As ecological consultants we often talk about how our work can restore nature, enhance biodiversity and tackle climate emissions.
But this article from scotsman.com illustrates how planting the right trees in the right places can also help fight back against the effects of climate change being felt right now. How creating new forests might stop entire communities being left stranded.
Tens of millions of pounds have been invested into schemes to try and prevent the Rest and Be Thankful stretch of the A83, for example, being left to the mercy of landslips and rockfalls but so far without any lasting success.
While places such as Norway invest in tunnels, Scotland’s answer so far seems to have been fences and catch-pits to protect a significant road artery where the danger has become so bad it requires daily patrols and vehicle escorts to ensure tragedy does not ensue.
Road signs and engineers scratching their heads on the verges perhaps underplays the vast amounts of time and effort that has been spent on the issues. But the crisis persists.
Now nature is getting a chance with a strategy to plant trees to help shore up the soils and water-logged earth. Downy birch, aspen, oak, blackthorn, hawthorn, hazel, juniper and Scots pine are hoped to create a rooted system to steady the soils.
Work on erecting deer fencing ahead of planting, adjacent to engineering works while a longer-term solution is sought, is underway.
But given how decade or so may elapse for these to establish, nothing is guaranteed.
While this scheme may grab much of the attention, similar conversations are taking place with regards to other roads, train routes and in town and city centres prone to flooding as some parts of the UK endure the wettest May on record.
A realisation that trees and other ecological works may yet be able to help prevent what engineering alone cannot.
England, for example, have just revealed plans to treble tree-planting rates there for climate and nature but even then, they remain significantly behind Scotland.
Worth then reading this from the BBC who has produced a long read on ‘The reasons wild forests beat plantations’ and goes into some detail about the differences.
It also discusses how efforts in the Highlands to remove deer are having an impact.
Mairi Gougeon MSP, has replaced Marmite minister Fergus Ewing as rural economy secretary, her predecessor being removed from the post.
Whether or not she will take a different approach to the brief remains to be seen.
It’s such an incredible honour to be appointed Cabinet Secretary for Rural Affairs & Islands & to be part of this amazing team. I follow the inimitable @FergusEwingSNP and know first hand how hard he worked on behalf of Scotland’s farmers and fishers. pic.twitter.com/frpd6owEFV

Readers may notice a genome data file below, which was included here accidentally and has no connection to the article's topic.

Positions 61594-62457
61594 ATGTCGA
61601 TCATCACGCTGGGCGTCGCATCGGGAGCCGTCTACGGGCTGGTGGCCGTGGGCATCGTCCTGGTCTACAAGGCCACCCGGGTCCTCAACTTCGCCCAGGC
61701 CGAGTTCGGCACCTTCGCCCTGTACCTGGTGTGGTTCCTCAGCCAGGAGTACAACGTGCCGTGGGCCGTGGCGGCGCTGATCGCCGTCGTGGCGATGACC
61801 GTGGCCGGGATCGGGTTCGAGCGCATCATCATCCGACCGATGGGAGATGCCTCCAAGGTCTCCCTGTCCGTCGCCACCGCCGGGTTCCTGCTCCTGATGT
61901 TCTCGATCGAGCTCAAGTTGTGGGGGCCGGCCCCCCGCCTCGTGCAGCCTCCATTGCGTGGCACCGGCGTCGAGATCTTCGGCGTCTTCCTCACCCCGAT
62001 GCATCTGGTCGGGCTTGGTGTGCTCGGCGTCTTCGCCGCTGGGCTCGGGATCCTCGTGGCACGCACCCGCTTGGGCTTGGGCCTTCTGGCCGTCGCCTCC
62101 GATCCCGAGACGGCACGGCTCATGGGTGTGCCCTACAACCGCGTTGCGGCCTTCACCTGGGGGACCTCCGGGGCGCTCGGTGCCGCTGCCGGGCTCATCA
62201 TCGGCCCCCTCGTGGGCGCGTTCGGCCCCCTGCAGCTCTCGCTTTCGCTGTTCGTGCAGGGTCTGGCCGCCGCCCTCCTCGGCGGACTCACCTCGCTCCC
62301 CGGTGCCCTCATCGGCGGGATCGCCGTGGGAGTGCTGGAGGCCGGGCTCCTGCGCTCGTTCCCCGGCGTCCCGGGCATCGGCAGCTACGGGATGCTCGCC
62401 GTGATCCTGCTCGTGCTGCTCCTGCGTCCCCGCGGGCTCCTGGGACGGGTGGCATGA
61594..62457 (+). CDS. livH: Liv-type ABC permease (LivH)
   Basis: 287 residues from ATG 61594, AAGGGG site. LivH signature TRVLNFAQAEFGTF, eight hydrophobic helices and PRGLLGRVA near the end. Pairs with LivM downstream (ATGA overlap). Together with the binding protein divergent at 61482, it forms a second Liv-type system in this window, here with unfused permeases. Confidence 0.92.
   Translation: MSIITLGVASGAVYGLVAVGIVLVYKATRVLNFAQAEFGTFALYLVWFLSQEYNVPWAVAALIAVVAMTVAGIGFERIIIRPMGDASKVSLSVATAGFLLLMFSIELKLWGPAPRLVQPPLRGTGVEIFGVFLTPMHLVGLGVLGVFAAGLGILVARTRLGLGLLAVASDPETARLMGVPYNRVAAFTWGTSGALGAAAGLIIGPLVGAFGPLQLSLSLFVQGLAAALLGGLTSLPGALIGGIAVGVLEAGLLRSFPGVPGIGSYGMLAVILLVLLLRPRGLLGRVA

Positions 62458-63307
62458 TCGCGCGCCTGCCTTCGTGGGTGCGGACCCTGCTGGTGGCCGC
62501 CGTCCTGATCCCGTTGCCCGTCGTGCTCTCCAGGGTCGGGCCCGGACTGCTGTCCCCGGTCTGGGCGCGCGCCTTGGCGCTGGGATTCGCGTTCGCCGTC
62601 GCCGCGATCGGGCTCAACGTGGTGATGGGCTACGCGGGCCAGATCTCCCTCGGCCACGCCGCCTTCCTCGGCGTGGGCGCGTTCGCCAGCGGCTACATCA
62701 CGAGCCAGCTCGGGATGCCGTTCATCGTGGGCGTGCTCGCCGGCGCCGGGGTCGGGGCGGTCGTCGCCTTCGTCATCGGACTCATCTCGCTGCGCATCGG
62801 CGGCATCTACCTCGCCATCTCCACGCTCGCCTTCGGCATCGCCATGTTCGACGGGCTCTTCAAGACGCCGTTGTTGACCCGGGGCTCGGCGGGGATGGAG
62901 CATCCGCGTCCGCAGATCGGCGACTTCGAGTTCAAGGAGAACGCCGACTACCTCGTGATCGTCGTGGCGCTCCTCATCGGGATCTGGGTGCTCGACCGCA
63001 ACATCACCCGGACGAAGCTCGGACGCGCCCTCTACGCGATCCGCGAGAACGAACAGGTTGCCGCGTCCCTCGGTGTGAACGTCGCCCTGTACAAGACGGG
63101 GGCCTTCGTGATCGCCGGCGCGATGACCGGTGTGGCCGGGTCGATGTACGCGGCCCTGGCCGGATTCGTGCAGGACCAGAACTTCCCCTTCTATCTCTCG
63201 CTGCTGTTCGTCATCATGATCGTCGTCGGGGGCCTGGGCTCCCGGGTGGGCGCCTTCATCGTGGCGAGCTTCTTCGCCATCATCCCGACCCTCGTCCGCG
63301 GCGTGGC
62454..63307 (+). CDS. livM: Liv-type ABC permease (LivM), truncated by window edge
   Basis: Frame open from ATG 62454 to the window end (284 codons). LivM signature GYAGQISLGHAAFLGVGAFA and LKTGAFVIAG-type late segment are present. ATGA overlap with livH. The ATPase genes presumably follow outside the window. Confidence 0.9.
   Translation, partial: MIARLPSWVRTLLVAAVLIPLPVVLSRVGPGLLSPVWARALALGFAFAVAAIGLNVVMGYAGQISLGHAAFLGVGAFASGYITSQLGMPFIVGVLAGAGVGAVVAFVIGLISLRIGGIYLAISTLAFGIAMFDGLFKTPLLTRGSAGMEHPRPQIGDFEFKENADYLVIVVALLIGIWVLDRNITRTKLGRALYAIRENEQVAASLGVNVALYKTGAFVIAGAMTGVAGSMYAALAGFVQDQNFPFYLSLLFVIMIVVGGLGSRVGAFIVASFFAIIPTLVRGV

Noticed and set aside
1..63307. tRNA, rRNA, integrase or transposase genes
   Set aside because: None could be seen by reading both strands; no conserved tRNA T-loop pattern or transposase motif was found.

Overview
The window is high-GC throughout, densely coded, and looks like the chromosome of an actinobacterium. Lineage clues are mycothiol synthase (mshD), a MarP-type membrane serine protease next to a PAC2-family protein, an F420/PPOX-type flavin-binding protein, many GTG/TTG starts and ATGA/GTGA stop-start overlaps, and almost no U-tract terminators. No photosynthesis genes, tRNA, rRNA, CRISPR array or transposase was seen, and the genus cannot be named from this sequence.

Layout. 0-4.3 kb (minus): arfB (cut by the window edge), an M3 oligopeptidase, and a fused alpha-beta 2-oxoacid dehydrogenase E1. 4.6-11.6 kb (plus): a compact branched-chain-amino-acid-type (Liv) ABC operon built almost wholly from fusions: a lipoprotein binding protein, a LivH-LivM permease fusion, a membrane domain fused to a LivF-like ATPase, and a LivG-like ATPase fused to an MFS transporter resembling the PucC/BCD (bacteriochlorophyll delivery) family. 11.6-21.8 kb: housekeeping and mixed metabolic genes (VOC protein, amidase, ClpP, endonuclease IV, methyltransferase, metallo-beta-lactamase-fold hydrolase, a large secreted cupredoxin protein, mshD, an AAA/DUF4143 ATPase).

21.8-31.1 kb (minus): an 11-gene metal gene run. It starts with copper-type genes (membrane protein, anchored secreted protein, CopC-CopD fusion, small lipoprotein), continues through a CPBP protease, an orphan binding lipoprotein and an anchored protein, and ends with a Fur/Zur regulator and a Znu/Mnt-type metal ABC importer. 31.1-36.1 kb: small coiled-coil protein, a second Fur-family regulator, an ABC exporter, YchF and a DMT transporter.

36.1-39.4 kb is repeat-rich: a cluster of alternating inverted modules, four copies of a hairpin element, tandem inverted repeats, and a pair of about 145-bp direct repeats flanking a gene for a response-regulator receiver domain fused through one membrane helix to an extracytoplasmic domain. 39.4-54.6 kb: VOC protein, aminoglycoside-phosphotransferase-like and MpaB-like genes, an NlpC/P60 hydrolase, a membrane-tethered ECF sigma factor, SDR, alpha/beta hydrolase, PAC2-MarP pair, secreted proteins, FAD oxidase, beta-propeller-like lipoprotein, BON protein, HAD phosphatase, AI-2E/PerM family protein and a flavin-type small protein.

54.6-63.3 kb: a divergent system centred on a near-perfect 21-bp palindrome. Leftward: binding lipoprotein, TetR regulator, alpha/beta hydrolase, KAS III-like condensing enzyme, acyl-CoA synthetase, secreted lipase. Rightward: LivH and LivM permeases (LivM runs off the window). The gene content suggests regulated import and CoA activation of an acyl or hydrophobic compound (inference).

— Mairi Gougeon (@MairiGougeon) May 19, 2021
But coming as the Scottish Government also expanded the portfolio of Transport Minister Michael Matheseon MSP.
It has also made him its climate lead to support environmental progress and deliver COP26 this November, suggesting a change of direction could be on the horizon, which will be welcomed by many who feel Ewing’s approach to Scotland’s woodland strategy and land use was too much at odds with climate necessity.
This could be a key appointment in acting as a bridge between policymakers and experts on the ground.
And they won’t be short of work to do.
Our Managing Director Alex Foulkes shared a few thoughts on what he thinks the priorities should be including land reform, more national parks and green jobs.
Around the web
Net zero Scotland? Just four in ten small businesses have taken action to decarbonise.
Study shows Britain’s homes are at risk of subsidence because of climate change.
While others consider if Scottish rivers may hold the key to a low carbon future.
Transport again and Angel Trains have been announced as partners with Arcola Energy for the delivery of Scotland’s first hydrogen-powered train.
Edinburgh is to become home to a world leading Industrial Decarbonisation Research and Innovation Centre headed by award winning academic Professor Mercedes Maroto-Valer.
Could ETS revenues fund low emission transition in New Zealand? The Guardian looks in more detail.
North Sea green energy could overtake oil and gas and create more jobs by 2020, says RGU.
Sovereign Wealth funds targeted by UK Government over green investment.
And take a moment to mark Peter Livingstone’s achievement of ten years of planting Aspen trees. Quite the feat.
Ones to watch
The Eden Project plans for Dundee take a huge leap forward.
Scots colliery in East Ayrshire to become a health and eco park.
Biden puts companies in notice he will legislate to drive down emissions.